Thorsby is a small Central Alabama town located in Chilton County. Thorsby was first settled in 1895 and incorporated in 1901 by Scandinavian immigrants who had originally settled in the midwestern United States, but who were seeking a milder climate and fertile soil for growing food. One of those earliest settlers was Theodore T. Thorson, for whom the town was eventually named (the suffix "by" meaning "town" in Swedish). The town grew quickly, with two hotels, a sawmill and lumber company, and two wineries being built within the first couple of years. The town of Thorsby was declared a promised land for northerners looking to relocate to a warmer climate, suitable for farming and better health. The fertile soil of the South produced grapes in large numbers, along with other fruits such as strawberries, and the peaches for which Chilton County is famous. The founders formed the Concordia Land and Improvement Association and began advertising in New England newspapers about the "utopia" they had discovered in the Southeastern United States. Many traveled by railroad to purchase a tract of land and start a better life. Thorsby became affectionately known as the little "Swede town" by locals.

Today, many of the descendants of those original Scandinavian settlers still call Thorsby home. While agriculture still plays a vital role in the town's economy, the town of Thorsby is also home to businesses, manufacturers, and industry. There are restaurants, shops, and many small businesses. Thorsby has a well-maintained and heavily used park system, some including athletic fields. Thorsby is located almost exactly between the downtown areas of Birmingham and Montgomery, with either destination being approximately 45 miles (72 km) from the center of town. This location makes Thorsby a prime candidate for new residential, commercial and industrial development.

Each autumn, the town of Thorsby celebrates its heritage with the Annual Swedish Festival that includes an arts and crafts fair, a pageant, music, car and motorcycle shows and food native to the American South. The town maintains a museum in the old Norwegian Lutheran Church, now called "Helen Jenkins Chapel". A Scandinavian Cemetery is available for visits any time. The Thorsby Town Council consists of Neil Benson, Nicole Hilyer, Randall Higgins, Marvin Crumpton, and Glenn Littleton. The town operates its own police and fire departments, as well as departments of building inspection, law, parks and recreation, and the Thorsby Water Works. The Chilton County School System operates the K-12 Thorsby School in the town.[4]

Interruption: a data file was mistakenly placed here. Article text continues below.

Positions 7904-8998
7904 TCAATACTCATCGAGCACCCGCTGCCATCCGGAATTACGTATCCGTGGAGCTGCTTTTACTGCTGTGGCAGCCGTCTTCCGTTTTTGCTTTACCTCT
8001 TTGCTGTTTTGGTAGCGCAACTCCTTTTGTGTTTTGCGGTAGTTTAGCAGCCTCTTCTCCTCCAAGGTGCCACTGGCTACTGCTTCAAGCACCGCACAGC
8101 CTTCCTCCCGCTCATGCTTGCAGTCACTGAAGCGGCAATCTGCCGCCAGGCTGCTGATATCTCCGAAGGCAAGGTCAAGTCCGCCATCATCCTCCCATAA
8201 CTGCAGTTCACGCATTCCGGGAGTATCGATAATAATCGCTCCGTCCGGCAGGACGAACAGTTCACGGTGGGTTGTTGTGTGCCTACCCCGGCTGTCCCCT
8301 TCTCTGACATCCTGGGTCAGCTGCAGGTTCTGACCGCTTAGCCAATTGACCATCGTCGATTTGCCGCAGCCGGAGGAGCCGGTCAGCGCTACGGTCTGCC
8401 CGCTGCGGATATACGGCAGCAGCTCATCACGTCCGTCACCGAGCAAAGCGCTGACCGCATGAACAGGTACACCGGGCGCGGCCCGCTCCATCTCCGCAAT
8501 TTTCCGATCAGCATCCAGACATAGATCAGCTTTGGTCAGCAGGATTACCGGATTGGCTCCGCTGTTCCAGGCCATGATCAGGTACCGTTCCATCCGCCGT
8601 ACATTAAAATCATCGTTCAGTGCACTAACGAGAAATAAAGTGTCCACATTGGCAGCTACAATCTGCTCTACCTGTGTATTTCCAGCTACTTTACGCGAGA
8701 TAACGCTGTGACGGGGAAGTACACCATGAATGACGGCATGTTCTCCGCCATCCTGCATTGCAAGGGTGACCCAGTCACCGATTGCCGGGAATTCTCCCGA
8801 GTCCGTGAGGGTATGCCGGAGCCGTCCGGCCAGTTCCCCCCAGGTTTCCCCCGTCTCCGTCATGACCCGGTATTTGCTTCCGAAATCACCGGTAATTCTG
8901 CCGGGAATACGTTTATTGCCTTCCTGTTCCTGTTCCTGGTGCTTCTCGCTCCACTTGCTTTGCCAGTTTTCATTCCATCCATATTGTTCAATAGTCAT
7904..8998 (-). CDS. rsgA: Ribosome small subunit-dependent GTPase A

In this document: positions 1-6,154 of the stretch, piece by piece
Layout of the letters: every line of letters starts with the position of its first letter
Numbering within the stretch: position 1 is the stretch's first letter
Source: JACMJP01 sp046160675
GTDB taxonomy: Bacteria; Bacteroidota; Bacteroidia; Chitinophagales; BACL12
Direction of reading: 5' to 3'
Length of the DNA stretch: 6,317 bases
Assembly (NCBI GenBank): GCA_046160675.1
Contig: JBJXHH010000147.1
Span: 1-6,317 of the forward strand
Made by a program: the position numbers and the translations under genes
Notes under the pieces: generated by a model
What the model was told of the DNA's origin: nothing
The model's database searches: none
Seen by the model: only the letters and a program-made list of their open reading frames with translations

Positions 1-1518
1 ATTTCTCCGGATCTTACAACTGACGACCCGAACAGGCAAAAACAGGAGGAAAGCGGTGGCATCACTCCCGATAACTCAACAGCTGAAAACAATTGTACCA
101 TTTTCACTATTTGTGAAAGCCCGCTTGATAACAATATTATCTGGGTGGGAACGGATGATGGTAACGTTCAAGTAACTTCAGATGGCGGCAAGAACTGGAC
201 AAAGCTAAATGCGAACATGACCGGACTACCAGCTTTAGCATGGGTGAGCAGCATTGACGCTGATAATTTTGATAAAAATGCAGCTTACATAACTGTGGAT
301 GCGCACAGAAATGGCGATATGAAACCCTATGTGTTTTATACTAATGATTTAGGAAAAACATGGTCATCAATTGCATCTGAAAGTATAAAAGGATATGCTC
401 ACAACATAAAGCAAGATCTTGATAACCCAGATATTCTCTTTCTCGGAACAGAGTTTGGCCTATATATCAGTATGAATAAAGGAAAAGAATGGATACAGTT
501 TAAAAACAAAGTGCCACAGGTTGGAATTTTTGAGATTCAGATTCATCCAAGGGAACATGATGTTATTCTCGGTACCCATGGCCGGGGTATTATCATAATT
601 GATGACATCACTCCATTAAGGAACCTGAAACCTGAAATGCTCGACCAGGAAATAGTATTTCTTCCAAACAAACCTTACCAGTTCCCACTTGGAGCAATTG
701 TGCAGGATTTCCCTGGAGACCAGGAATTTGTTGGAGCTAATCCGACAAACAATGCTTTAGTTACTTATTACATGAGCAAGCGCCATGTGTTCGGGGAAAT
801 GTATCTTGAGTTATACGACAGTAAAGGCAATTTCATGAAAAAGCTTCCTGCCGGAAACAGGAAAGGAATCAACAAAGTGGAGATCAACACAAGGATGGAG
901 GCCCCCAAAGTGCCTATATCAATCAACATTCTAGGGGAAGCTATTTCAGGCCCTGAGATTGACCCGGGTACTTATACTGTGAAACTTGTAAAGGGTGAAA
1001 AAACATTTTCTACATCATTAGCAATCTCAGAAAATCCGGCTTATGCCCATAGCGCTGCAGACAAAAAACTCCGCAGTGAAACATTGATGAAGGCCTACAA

Thorsby High School[edit]

Thorsby High School's official mascot, the Thorsby Rebel

Thorsby High School is a 3-A, K-12 educational institution. It has been a public school since 1957. The school originated as Thorsby Institute shortly after the town was founded in the early 1900s. Thorsby Institute was founded as a private school and was turned over to the Chilton County Board of Education to become a part of the public school system. Thorsby Institute provided a quality education for many years to local and out of state students. Thorsby School continues to provide a good education in the public school system.

Thorsby is known for their rich baseball history. The Rebels have made the playoffs for the last 14 years in a row though never yet earning a berth in the title game. As of 2012 the Rebels' farthest playoff run has been to the semi-finals in a loss to Leroy High School. The head coach is Ab Argent (203-56 in seven years as head coach). The community looks forward to baseball season almost more than the Swedish Fest. There is an old school house in central Thorsby, which was in use until the mid-1970s.

Thorsby High School, spring of 2009

Based on its state test results, Thorsby High School has received a Great Schools Rating of 3 out of 10. The school has an average Parent Rating of 4 out of 5 stars, based on reviews from 29 parents. 834 students attended Thorsby High School in the 2006-2007 school year. During the 2006-07 school year there were 51 teachers on staff, giving Thorsby High School a student-teacher ratio of 16.5. There were 54 kindergartners, 66 first graders, 61 second graders, 59 third graders, 65 fourth graders, 69 fifth graders, 74 sixth graders, 74 seventh graders, 69 eighth graders, 70 freshmen, 53 sophomores, 63 juniors, and 57 seniors during that year. Currently,[when?] there are 388 (45%) of students enrolled that are eligible for discounted/free lunch. The school mascot is the Thorsby Rebel, and the colors are maroon and white. The high school's principal is Russ Bryan, and the vice principals are Tim Fortner and Roger Sheffield.

Notable people[edit]

References[edit]

External links[edit]

Coordinates: 32°55′01″N 86°42′57″W / 32.916992°N 86.715956°W / 32.916992; -86.715956